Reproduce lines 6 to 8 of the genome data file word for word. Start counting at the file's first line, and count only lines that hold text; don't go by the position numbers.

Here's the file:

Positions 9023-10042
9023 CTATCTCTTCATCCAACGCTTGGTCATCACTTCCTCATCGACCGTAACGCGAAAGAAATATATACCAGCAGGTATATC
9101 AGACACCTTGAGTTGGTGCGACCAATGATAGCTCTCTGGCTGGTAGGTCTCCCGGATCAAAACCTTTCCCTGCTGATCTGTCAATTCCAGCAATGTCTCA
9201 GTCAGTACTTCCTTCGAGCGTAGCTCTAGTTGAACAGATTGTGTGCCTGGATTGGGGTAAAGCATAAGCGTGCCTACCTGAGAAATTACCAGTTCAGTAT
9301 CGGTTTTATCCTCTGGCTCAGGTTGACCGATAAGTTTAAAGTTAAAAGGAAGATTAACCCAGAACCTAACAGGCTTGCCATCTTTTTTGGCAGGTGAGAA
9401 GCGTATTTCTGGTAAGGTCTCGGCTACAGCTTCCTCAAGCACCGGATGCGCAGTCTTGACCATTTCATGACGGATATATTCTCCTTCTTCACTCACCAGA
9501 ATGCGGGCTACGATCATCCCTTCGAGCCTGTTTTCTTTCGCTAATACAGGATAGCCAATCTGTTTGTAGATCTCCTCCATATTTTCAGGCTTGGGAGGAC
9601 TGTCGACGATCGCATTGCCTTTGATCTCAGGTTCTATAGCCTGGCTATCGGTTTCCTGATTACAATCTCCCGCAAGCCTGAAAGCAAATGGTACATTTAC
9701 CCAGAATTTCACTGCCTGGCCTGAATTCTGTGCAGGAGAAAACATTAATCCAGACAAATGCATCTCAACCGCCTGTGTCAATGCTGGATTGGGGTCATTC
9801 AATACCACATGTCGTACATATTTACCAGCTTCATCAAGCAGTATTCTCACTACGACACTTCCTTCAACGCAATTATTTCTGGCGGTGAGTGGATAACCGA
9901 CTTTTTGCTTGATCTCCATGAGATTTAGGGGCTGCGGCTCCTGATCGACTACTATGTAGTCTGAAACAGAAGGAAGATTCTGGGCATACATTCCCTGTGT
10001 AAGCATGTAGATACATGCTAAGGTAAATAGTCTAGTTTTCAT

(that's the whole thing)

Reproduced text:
9401 GCGTATTTCTGGTAAGGTCTCGGCTACAGCTTCCTCAAGCACCGGATGCGCAGTCTTGACCATTTCATGACGGATATATTCTCCTTCTTCACTCACCAGA
9501 ATGCGGGCTACGATCATCCCTTCGAGCCTGTTTTCTTTCGCTAATACAGGATAGCCAATCTGTTTGTAGATCTCCTCCATATTTTCAGGCTTGGGAGGAC
9601 TGTCGACGATCGCATTGCCTTTGATCTCAGGTTCTATAGCCTGGCTATCGGTTTCCTGATTACAATCTCCCGCAAGCCTGAAAGCAAATGGTACATTTAC